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Faith in the Time of Coronavirus

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In local communities, people are finding their way to generosity and solidarity. Anna Wille, a grocery store employee, recognized she was in a unique position to help her elderly neighbors by ensuring they could get what they needed without risking their own more fragile health. She issued a call for people to let her know if she could be helpful, and was bombarded not just with requests for help, but with requests to help. All around the country, people have been motivated in all kinds of ways to help others during this time.

On the national scene, however, there are few transcendent calls for solidarity, few appeals to the commitment we have to one another. There is a paranoia that the general welfare is not compelling to many Americans. A CBS News report a week ago showed young adults on spring break spouting shallow slogans like “whatever happens, happens,” and “we’re just living for the moment.” The spring breakers’ invocation of these faulty truisms strikes many as careless and callous given the circumstances and the potential risks involved, but we must also admit that these sayings are generally accepted as harmless. They constitute a worldview which none of us is supposed to judge, which we insist none of us can judge. Can we honestly argue that our public discourse, or the example of our public leadership, is that much more elevated than the behavior of our spring breakers?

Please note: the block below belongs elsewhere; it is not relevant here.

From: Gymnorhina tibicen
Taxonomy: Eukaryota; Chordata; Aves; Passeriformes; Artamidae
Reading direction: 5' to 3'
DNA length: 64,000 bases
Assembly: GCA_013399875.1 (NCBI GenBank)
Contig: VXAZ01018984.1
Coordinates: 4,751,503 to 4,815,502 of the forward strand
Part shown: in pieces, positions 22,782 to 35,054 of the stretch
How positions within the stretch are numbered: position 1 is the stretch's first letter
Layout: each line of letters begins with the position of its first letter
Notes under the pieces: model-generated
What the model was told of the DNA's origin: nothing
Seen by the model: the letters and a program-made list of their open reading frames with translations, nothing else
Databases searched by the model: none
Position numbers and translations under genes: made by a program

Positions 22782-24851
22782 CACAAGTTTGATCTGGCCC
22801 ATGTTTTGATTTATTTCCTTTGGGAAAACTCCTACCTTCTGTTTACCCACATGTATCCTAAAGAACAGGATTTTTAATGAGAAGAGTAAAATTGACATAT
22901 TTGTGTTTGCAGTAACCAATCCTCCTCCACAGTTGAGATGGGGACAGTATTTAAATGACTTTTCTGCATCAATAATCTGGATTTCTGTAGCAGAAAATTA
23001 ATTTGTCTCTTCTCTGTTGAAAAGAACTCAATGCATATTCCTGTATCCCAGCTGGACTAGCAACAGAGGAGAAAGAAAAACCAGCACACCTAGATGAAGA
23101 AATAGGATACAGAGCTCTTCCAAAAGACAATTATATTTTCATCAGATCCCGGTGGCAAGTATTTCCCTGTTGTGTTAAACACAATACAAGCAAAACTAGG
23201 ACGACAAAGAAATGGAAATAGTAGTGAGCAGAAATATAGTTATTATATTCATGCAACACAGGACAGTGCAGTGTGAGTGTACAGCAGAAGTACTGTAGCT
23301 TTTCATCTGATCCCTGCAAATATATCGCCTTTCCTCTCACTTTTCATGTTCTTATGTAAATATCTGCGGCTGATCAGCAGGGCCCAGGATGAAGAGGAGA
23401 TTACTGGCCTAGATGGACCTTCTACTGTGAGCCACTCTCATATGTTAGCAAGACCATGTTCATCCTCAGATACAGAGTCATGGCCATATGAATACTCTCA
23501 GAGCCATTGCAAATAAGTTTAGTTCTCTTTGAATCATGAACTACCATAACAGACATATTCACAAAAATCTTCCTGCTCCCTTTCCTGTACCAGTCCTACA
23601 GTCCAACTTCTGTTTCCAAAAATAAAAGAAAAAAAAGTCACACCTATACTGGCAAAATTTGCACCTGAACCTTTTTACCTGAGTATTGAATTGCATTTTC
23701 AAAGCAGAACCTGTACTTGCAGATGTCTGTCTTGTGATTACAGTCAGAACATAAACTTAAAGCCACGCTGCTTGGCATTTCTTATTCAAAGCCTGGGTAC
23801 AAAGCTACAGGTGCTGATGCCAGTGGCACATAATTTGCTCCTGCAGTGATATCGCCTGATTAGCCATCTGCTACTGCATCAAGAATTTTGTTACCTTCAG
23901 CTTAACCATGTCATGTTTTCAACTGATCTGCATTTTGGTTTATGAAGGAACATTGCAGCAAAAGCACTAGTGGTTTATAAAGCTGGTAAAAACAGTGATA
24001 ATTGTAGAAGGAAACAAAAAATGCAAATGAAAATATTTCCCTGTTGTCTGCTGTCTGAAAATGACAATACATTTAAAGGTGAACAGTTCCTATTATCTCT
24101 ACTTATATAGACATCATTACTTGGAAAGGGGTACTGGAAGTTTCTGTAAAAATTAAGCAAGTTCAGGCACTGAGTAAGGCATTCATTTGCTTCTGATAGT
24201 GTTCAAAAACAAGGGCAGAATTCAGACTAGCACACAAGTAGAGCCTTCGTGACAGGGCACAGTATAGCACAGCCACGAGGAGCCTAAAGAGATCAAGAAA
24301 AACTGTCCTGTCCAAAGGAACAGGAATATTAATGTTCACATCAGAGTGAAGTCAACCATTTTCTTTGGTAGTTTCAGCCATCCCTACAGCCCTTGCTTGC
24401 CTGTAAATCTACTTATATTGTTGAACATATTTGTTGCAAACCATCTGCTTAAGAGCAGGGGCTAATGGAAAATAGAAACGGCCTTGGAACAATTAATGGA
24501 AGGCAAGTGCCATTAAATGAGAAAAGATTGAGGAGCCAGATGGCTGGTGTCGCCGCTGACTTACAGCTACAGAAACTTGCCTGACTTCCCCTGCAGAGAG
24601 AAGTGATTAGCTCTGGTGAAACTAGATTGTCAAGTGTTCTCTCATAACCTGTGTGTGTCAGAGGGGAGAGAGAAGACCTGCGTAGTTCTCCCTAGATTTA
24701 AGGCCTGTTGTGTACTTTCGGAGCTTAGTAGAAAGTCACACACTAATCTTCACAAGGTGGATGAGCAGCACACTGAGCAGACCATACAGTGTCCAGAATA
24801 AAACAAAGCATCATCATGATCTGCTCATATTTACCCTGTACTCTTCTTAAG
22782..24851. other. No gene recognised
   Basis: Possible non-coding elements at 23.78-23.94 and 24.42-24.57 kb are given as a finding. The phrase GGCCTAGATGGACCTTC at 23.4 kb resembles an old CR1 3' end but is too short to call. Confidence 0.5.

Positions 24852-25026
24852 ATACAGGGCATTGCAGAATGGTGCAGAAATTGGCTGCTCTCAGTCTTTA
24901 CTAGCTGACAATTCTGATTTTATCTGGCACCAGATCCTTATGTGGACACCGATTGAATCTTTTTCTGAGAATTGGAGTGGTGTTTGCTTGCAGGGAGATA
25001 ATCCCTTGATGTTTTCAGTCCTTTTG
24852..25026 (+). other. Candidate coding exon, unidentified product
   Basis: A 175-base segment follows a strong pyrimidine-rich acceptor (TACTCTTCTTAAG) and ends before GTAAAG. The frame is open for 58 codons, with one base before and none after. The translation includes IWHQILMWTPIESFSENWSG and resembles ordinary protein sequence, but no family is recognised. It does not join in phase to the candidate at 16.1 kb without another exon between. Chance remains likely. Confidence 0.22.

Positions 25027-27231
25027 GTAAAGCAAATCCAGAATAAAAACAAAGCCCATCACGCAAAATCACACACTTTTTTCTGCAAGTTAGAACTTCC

In his book, American Covenant, Yale professor Philip Gorski argues that one potential reason for the polarization we see today is the loss of a common moral language, principally that of civil religion, that provided a set of values and a way of talking about who we are as Americans. This rhetoric drew from deep, transcendent sources of meaning that could drive political discussions, but also provide a kind of public accountability outside of that furnished by laws.

Today, religious language is increasingly utilized in politics only to prop up our own agendas, rather than asserted as representing moral knowledge that we are held accountable to in our behavior toward one another.

Beyond language, it is striking that in a country that remains profoundly religious, where over three-fourths of Americans are religiously affiliated and nearly half of Americans attend religious services on at least a monthly basis, that religious institutions have not been a focal point of national discussions about responding to this crisis.

In both ways, rhetorical and institutional, as well as others, Christian leaders believe they have a great deal to contribute to the nation. For a recently released Trinity Forum report I co-authored with Wheaton Professor Amy E. Black, we spoke with over 50 diverse Christian leaders from across the country about pluralism and public life in the United States. I was struck by the deep resonance of scriptural values like loving your neighbor, and the centrality of concepts like forgiveness, service, and charity that transcended political, racial, and theological divides. Moreover, our interviews confirmed the continued relevance of the work of scholars like the University of Pennsylvania’s Ram Cnaan and organizations like Faith Counts, which have helped to map and quantify the practical contribution of religious people and institutions to their communities in ways that benefit everyone.

We need to understand that this pandemic presents not just a physical and financial threat, but a threat to the social fabric and, crucially, an emotional and spiritual crisis. Technocratic solutions alone will fall short. Many people will not only be deprived of the material and economic benefits of work, but of the fulfillment offered by their work or social lives. To some, social distancing feels less like six-feet apart and more like six-feet under.